Longtime Fools know all about Universal Display (Nasdaq: PANL). The OLED technologist has been a Rule Breaker since 2005. True to the Breaker mission of finding tomorrow's greatest stocks way before everyone else catches on, Universal Display muddled through many years of heavy losses and unimpressive sales. The stock traded mainly sideways, year in and year out, even as Fools pounded the table and told you to jump aboard. The bandwagon was being primed for liftoff.

And then this happened:

Universal Display Corporation Stock Chart

Universal Display Corporation Stock Chart by YCharts

2010 wasn't half bad -- shares gained 129% as revenues nearly doubled. This was the year that OLED screens hit the mainstream in a big way, mainly on Samsung smartphones running Google's Android operating system. Samsung's need for high OLED volumes was bad news for others hoping to capitalize on the technology -- phones like the HTC Droid Incredible saw interminable shipping delays and then had to downshift to a top-of-the-line LCD screen instead.

But if 2010 was the year of OLEDs in the mainstream, 2011 is where Universal Display started making real money. The revenue line in the chart above does a fair impersonation of your average hockey stick. That's a direct result of the new licensing and materials deal that Samsung signed in August.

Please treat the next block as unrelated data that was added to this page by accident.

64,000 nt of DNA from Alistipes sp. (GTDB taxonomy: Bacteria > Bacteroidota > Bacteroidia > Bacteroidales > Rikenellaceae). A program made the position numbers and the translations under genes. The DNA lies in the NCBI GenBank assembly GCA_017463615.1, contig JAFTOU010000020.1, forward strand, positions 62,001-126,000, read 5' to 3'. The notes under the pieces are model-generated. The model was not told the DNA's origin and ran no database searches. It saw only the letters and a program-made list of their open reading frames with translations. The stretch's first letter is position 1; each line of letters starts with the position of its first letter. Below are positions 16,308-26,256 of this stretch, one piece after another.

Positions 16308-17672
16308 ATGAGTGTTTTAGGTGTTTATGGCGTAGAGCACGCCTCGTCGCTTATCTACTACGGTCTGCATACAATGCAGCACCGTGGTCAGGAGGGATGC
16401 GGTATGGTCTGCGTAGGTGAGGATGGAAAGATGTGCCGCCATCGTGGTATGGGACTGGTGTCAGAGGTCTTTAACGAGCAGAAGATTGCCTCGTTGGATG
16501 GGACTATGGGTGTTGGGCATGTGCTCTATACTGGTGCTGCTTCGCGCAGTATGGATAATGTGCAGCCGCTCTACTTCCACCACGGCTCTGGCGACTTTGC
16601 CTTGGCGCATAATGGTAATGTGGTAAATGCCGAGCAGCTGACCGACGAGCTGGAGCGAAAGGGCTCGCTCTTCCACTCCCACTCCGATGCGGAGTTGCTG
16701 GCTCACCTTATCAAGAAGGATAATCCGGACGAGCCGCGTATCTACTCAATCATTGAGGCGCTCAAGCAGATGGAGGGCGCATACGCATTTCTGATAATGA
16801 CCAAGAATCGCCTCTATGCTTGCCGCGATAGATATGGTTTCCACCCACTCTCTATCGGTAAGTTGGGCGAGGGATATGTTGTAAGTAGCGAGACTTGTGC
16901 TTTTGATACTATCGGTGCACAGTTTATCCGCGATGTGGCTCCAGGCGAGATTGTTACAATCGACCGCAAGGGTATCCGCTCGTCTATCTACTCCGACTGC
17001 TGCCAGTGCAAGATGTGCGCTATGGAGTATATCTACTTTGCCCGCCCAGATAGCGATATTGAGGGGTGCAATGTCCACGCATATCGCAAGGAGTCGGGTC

The only way share prices could continue to lag behind that growth curve would be if the fantastically higher sales came with depressed margins -- but that's exactly the opposite of what's happening. Rolling gross margins are exploding as economies of scale start to unfold, the company has this nice new habit of turning a profit, and operating cash flows are positive, too.

Smartphones and tablets are fueling some of the most exciting growth stories in this market. Universal Display is one surefire way to play that trend, with a side of big-screen and general lighting opportunity to boot. Read up on three other smartphone plays in a free report.

This article represents the opinion of the writer, who may disagree with the “official” recommendation position of a Motley Fool premium advisory service. We’re motley! Questioning an investing thesis -- even one of our own -- helps us all think critically about investing and make decisions that help us become smarter, happier, and richer.